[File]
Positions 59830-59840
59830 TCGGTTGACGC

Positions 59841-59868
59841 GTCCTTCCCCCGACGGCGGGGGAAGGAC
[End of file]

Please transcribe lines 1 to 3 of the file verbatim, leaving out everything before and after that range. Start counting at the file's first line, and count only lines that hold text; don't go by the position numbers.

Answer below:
Positions 59830-59840
59830 TCGGTTGACGC

Positions 59841-59868